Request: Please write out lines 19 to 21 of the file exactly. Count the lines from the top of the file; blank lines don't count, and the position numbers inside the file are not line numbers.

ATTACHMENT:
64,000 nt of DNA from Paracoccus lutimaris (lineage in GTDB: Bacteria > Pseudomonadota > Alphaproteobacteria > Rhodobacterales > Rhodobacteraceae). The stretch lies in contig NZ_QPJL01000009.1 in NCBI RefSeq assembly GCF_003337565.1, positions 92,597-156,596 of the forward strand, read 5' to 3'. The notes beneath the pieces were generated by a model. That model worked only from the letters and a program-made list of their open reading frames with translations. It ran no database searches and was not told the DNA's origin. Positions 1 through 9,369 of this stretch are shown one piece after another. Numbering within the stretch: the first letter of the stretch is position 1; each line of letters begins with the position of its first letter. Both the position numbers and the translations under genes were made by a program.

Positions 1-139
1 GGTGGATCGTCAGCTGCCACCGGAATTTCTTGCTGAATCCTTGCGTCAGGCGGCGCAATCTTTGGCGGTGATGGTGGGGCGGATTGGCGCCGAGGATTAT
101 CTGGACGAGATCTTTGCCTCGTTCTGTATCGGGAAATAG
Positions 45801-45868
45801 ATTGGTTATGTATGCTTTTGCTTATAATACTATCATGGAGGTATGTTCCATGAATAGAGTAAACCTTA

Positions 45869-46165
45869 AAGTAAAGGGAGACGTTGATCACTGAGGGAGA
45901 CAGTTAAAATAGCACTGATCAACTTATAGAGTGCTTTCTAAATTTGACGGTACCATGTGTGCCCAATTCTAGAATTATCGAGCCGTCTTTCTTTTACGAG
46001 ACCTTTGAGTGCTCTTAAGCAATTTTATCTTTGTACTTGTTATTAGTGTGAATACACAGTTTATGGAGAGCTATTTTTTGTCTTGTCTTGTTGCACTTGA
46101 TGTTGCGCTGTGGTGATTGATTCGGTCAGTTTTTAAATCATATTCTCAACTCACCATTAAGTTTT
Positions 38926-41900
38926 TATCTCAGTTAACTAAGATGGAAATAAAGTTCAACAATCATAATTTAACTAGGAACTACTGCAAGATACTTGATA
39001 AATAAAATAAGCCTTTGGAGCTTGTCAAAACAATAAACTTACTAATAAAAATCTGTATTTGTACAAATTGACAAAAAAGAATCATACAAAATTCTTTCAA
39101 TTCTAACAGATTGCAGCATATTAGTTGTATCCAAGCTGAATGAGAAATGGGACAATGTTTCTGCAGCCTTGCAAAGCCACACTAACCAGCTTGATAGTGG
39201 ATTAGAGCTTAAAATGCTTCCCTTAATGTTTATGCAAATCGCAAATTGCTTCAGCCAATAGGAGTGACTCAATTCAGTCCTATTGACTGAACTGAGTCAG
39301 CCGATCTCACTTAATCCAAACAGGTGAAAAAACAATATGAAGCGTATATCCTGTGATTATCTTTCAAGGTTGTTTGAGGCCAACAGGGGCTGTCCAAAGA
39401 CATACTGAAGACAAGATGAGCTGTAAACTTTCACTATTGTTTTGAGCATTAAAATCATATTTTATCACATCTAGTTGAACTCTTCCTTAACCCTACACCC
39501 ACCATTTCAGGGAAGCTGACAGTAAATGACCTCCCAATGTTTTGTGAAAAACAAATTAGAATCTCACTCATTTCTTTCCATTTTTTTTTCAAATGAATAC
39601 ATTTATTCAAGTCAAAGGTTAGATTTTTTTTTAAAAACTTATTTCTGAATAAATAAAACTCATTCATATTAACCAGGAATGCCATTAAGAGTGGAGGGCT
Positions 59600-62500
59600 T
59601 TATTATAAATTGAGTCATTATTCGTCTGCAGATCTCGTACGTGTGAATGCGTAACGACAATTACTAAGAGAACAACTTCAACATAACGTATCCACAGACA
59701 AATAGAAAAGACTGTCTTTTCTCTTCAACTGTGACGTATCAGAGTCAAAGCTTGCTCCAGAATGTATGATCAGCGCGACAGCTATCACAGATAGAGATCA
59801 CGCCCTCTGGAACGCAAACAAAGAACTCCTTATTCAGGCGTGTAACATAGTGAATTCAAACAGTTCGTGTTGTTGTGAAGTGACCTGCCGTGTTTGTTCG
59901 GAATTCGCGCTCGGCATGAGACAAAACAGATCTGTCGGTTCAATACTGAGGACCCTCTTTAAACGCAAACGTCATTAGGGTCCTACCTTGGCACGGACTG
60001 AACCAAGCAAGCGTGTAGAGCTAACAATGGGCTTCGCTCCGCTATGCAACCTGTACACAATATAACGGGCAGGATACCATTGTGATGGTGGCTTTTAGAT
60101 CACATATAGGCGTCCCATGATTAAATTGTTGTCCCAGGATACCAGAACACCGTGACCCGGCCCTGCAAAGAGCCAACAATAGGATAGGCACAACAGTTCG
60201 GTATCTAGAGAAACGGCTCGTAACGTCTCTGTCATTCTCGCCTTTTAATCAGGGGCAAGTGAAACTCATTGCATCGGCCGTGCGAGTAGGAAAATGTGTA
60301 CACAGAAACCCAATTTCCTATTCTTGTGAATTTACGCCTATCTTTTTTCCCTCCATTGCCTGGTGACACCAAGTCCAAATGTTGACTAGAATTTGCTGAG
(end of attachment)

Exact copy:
39501 ACCATTTCAGGGAAGCTGACAGTAAATGACCTCCCAATGTTTTGTGAAAAACAAATTAGAATCTCACTCATTTCTTTCCATTTTTTTTTCAAATGAATAC
39601 ATTTATTCAAGTCAAAGGTTAGATTTTTTTTTAAAAACTTATTTCTGAATAAATAAAACTCATTCATATTAACCAGGAATGCCATTAAGAGTGGAGGGCT
Positions 59600-62500